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Digital Storytelling in Political Science

August 8, 2010

My colleague and I use a research paper in Political Science and Constitutional Law as a major course assessment, and as a way for our students to examine a currently unresolved Constitutional issue that interests them.  At the end of the paper the students must make an informed-by-research prediction of how the issue will be resolved.

Up until this past May and June the only two people in the class would see the papers and learn about the issue: the student and the instructor.  Clearly not a good situation, and a ton of educational opportunities missed.  So this year with the 1:1 pilot in my Political Science class I decided to organize this project into an opportunity for the students to share their labors, educate the class, and spark discussion

In the document below you will see how the project is structured.  The standard introduction to the issue is followed by a discussion or analysis of the legal issues, Constitution, court cases, prominent figures and differing viewpoints related to the issue.  Concluding the paper is the prediction.  Pretty standard stuff.

Another part of our curriculum has the students writing case briefs.  This is a useful skill on its own, but it had previously stood alone as an activity as part of the study of the judiciary and the Supreme Court.  Here’s where I saw my opportunity and took it.

First, the students were using court cases in their research paper, so why not have them write their briefs about one of the prominent cases in their papers (usually a precedent setting case)?  Next, I knew I wanted the students to share their research papers as presentations with the class, but NOT to do it in PowerPoints that they stand in front of and read.  So I went to my friend Heather (hhersey03 on Twitter) in our IMC and explained what I was looking to do.  She then told me about digital storytelling as a way to accomplish these means.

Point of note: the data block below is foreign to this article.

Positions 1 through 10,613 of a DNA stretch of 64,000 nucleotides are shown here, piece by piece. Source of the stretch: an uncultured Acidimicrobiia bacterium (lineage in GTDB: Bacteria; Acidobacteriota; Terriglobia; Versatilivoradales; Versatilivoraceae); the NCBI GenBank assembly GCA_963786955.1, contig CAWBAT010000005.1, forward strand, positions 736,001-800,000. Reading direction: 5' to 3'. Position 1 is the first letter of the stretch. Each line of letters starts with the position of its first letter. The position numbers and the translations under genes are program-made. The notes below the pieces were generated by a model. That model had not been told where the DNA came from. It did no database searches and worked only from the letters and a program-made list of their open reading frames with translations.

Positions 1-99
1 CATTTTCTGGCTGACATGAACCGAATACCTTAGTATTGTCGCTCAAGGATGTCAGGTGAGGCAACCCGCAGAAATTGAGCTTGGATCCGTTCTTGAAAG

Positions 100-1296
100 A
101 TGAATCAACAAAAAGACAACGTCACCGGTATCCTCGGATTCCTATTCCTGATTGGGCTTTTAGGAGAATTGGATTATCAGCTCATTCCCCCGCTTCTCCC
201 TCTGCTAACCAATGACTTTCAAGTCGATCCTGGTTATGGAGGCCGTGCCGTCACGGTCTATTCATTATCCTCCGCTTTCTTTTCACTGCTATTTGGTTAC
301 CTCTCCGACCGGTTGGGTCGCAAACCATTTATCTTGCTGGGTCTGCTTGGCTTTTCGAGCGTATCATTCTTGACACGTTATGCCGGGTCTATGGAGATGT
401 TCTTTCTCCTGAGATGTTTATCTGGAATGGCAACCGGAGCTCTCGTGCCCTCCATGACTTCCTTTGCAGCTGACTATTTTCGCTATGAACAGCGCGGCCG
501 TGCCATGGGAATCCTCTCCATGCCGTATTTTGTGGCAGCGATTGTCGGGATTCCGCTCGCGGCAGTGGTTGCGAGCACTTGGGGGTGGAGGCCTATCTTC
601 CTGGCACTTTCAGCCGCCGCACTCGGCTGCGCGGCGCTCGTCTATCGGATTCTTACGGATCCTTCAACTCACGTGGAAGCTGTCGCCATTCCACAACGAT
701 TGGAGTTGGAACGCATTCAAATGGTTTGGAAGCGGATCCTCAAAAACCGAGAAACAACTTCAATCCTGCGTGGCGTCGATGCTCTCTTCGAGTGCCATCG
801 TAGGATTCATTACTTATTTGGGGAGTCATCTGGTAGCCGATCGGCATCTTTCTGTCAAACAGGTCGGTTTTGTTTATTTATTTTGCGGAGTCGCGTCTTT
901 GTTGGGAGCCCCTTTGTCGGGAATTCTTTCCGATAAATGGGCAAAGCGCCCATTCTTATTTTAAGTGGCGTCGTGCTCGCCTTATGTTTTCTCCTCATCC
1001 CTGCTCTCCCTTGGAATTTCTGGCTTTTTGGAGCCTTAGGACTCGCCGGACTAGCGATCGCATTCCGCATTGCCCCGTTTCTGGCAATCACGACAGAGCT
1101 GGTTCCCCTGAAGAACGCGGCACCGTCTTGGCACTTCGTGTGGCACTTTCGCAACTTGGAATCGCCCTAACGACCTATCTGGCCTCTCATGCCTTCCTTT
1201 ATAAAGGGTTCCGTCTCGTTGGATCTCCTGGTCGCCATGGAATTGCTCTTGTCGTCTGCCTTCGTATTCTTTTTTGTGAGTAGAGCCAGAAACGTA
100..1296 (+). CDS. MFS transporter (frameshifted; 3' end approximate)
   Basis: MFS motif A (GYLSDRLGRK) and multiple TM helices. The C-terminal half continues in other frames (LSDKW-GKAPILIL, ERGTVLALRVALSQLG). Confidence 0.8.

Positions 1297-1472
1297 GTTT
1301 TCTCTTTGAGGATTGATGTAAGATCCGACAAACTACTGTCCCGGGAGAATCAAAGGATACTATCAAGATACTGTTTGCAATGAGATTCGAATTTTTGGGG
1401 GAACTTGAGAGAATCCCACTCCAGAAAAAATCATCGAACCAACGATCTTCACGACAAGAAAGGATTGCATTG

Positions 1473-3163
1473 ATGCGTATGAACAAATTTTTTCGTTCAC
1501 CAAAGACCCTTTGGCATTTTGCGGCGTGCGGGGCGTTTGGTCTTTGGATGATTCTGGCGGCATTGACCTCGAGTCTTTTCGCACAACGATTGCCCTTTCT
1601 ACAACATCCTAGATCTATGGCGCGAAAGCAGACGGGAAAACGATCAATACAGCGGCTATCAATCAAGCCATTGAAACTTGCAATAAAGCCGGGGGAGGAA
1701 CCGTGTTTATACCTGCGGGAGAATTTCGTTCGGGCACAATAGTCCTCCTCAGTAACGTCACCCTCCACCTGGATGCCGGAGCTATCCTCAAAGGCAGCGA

She decided that digital storytelling would be best since so many of these issues are emotional and potentially personal  (abortion, gay marriage, immigration reform) or very current (detainees on Guantanamo, oil crisis).   This method (Prezi, Voicethread, GoAnimate!, etc.) allows the students to incorporate different media from different sources to create a more dynamic presentation than PowerPoint.

Finally, I had the students post their case briefs to Moodle prior to the presentations.  Before the individual student would present (while s/he was setting up) the class would read the case brief to introduce them to the legal concepts and constitutional issues.  This also allowed the student to spend more time presenting the issues and controversies and less time with the background information.

I was more than thrilled with the outcome.  Most of the class tried at least one of the tools for a portion of the presentation (I told them that they could use PowerPoint as a starting point, and if the tools were too daunting they could just stick with PowerPoint…this whole project is a learning curve for them, too).  The presentations were interesting and engaging and the students had great questions.  In fact, just last month a student from that class presented to our new 1:1 cohort and said how this project was more informative, and fun, than any other summative project he had done in the past four years.  He went on to say that he feels more informed about national and global events because of this class.  I was floored as I had no idea he felt that way until he said it!

Here are the documents for you, as well as the link to our IMC’s digital storytelling page.  Please let me know what you think, if you have suggestions and if you have questions.  Again, the presentation rubric is adopted from Science Learning Academy in Philadelphia.

Project Sheets and Rubrics

Research Project Spring 2010 (paper and research)
Research Project Spring 2010 Rubric
Constitutional Issue Research Project Presentations 2010
Constitutional Issue Research Project Rubric 2010

Digital Storytelling @HCRHS IMC

Case Briefs

Case Brief Instructions 2010
There are many excellent sources on the web on how to write case briefs.  I just did a Google Search to come up with the ones I showed the students.

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